Month: October 2020

Beyond Housing

Habitat for Humanity: Beyond Providing Housing 

Researched by Steve Tiberio 


Not only does Habitat for Humanity provide housing to those in need, the organization goes beyond that by providing financial literacy classes and taking action with advocacy


Financial Literacy

  • Habitat offers financial education as part of the homeowner process. 
  • Gaining a more in depth understanding and knowledge of the finances that are involved in being a homeowner is important and crucial for long-term success. 
  • The classes have even helped families understand their own finances and even start their own personal businesses!


  • Habitat advocates for mortgage regulations, tax credits, land access, and federal housing programs. 
  • They routinely are demanding policies that lead to affordable housing for all and encourage others to do so as well. 
  • Habitat on the Hill: is an annual legislative conference where habitat members and volunteers visit the U.S. Capital. 
    • They advocate for housing affordability and other related issues with legislators. 
  • Linked here are petitions that Habitat is taking on action on. Visit it to let lawmakers know how important affordable housing is! 

Disaster Response

Disaster Response 

Researched by: Emily Zarrilli 


Every year natural disasters, war, and civil unrest displace millions of people from their homes. 


Habitat’s Disaster Risk Reduction and Response Program

  • Contains volunteers and donors
  • Offers shelter assistance, education, training, and partnerships to those affected
  • Provides preventative support and information for disaster-prone areas
  • Year round preparation to ensure readiness when disasters strike


Hurricane Katrina Response

Operation Home Delivery → house frames built around the U.S. and shipped to the Gulf for recovery efforts

  • Helped low income and hurricane struck people receive affordable housing

Houses built for specific families → the families needed to put in certain efforts to help rebuild their home 

  • Mortgage was cycled back into community to build more Habitat homes

Every family needs help to rebuild after an unprecedented disaster strikes. If you’re able, donate here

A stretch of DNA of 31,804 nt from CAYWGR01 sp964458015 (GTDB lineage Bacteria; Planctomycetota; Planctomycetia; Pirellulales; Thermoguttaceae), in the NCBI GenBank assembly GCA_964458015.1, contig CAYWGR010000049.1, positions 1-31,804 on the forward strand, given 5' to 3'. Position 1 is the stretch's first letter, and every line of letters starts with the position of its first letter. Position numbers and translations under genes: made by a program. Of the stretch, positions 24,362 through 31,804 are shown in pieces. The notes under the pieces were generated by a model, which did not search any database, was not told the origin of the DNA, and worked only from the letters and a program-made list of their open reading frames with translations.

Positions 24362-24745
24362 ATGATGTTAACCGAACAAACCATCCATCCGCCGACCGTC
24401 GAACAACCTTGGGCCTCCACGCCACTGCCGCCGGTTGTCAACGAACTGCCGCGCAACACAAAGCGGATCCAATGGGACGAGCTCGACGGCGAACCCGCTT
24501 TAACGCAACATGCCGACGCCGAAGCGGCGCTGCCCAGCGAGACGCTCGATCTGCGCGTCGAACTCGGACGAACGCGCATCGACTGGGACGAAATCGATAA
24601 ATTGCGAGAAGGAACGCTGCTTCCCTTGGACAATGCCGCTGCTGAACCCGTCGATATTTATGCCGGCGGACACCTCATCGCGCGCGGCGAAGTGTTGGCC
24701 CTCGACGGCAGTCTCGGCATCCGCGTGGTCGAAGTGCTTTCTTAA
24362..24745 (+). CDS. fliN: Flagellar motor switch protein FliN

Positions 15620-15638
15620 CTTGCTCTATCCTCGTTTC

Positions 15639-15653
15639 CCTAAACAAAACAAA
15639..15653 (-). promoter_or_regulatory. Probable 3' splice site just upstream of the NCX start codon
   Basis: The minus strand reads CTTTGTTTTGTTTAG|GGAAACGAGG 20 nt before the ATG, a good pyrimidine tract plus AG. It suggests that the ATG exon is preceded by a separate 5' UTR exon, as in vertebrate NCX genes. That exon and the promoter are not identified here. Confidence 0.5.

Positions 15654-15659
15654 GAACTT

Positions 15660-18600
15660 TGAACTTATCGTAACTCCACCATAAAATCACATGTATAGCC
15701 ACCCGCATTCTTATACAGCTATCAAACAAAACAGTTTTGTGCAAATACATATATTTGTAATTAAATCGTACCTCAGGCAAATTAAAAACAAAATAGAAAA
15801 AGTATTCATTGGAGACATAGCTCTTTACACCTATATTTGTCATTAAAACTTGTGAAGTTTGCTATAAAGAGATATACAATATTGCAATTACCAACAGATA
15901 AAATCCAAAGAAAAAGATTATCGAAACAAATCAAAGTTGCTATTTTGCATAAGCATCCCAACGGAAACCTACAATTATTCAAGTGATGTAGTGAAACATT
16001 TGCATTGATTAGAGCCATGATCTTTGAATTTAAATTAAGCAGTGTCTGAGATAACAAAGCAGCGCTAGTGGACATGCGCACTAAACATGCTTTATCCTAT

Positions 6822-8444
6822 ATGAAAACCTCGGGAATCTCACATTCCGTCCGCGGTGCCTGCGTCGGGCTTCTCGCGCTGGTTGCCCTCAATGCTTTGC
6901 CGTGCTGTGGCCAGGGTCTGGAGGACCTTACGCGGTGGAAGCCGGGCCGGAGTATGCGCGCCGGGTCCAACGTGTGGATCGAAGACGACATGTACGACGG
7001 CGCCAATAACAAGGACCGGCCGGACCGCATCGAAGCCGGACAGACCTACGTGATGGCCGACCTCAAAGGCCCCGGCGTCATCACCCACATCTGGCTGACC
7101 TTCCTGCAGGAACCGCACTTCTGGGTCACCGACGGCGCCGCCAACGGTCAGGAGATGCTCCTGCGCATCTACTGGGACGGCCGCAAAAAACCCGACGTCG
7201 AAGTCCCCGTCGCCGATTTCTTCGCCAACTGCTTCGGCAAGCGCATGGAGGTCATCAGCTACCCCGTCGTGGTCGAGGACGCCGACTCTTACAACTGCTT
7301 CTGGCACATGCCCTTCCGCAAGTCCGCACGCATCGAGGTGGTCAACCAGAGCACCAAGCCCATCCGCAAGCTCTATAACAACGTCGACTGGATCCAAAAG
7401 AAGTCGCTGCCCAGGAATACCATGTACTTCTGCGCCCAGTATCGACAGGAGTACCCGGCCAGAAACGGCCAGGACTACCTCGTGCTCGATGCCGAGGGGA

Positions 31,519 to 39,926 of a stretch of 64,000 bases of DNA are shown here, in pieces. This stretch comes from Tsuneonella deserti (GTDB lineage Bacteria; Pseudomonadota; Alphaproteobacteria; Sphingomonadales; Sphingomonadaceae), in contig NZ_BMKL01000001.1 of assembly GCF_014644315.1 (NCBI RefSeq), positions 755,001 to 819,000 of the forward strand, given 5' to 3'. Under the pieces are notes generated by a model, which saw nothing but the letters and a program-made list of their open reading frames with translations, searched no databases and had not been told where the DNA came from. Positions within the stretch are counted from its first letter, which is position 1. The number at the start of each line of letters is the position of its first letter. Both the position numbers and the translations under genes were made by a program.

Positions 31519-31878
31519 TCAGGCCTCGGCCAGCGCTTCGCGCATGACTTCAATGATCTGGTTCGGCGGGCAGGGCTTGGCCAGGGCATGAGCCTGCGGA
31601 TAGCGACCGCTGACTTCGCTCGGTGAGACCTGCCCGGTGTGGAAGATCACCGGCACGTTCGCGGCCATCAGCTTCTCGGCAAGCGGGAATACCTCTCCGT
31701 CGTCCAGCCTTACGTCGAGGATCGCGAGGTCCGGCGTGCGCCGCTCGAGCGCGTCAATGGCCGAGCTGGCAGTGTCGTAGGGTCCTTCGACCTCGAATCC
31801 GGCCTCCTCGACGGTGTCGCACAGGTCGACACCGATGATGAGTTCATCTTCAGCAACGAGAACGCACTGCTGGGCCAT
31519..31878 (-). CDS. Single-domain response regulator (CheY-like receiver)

7 Findings of COVID-19’s Impact on Housing

7 Findings of Covid-19’s Impact on Housing
Researched By: Rachel Lamore

  1. Nearly 1/3 of people in the United States can’t afford their needs.
  2. Covid-19 isn’t affecting everyone equally. In June 2020, Black Americans posted the highest unemployment rate of 15.4%, compared to 14.5% for Latinx, 13.8% for Asians and 10.1% for whites.
  3. Families are struggling to make rent both fully and on time.
  4. The number of borrowers who have deferred payments on their home loans have climbed.
  5. Mortgage lenders continue to tighten their standards.
  6. Builders of multifamily homes report construction delays.
  7. The future is uncertain.  Follow this link to join Habitat in bringing this to the attention of Congress members. Low-income families and organizations that work hard to serve them need to be prioritized during this pandemic.

Sweat Equity

Habitat is a hand up, not a hand out

To qualify for a Habitat Home, one must:

  • demonstrate a need for safe and affordable housing
  • agree to participate in sweat equity
  • be able and willing to pay an affordable mortgage

But wait, I thought Habitat was a non-profit. Where do the mortgage payments go?

Good question! The mortgage payments get cycled into the community to build Habitat Homes! This will something like materials or equipment that go into building the next home!

What is sweat equity?

sweat equity (noun): the contribution to a project or enterprise in the form of effort and toil. Sweat equity is the ownership interest, or increase in value, that is created as a direct result of hard work by the owner(s). It is the preferred mode of building equity for cash-strapped entrepreneurs in their start-up ventures, since they may be unable to contribute much financial capital to their enterprise.

What does sweat equity look like?

  • construction on their homes or the homes of others
  • cleaning a worksite
  • working at a ReStore
  • financial education classes

Habitat homeowners are required to put in a certain number of hours of sweat equity on their house or another house, as well as attend financial education classes to help them sustain their lifestyle. This idea is the foundation of how Habitat works! Cool, huh?

“What the poor need is not charity but capital, not case workers but co-workers.”

– Clarence Jordan, founder of Koinonai Farm, where Habitat for Humanity began